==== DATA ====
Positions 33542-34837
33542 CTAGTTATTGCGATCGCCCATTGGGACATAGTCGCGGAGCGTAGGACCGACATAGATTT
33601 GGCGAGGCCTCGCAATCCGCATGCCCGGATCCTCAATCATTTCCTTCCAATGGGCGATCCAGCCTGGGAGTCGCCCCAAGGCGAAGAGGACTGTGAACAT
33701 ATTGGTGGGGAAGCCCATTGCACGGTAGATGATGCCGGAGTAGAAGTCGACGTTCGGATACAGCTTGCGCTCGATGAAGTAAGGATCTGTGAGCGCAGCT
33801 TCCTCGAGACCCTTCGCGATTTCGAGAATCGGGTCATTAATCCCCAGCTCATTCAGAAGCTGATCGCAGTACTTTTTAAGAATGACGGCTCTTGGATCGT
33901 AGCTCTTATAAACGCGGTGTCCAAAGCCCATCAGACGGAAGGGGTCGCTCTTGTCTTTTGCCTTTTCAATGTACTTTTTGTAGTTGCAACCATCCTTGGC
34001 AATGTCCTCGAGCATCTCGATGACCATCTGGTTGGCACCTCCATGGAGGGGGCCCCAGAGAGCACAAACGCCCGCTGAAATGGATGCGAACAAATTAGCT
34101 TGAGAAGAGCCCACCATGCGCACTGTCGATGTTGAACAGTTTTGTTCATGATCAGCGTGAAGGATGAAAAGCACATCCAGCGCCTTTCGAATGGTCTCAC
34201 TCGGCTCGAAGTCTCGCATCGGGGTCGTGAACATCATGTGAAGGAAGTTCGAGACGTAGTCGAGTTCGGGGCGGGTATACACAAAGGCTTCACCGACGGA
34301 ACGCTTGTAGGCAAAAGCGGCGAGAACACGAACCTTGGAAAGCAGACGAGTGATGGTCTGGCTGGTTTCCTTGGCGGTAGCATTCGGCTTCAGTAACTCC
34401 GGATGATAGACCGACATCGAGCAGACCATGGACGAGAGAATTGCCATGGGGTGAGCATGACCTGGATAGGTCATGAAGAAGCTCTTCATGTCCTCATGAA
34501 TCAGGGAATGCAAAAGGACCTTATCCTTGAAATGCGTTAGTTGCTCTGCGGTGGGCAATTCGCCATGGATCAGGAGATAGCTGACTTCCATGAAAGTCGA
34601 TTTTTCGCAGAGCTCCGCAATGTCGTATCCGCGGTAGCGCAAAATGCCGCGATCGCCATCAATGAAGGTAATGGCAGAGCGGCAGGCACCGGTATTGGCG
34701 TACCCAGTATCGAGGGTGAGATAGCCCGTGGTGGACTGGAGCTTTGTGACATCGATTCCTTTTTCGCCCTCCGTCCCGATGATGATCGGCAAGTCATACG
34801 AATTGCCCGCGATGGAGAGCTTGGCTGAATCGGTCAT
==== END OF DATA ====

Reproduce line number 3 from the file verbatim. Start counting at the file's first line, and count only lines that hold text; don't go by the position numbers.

33601 GGCGAGGCCTCGCAATCCGCATGCCCGGATCCTCAATCATTTCCTTCCAATGGGCGATCCAGCCTGGGAGTCGCCCCAAGGCGAAGAGGACTGTGAACAT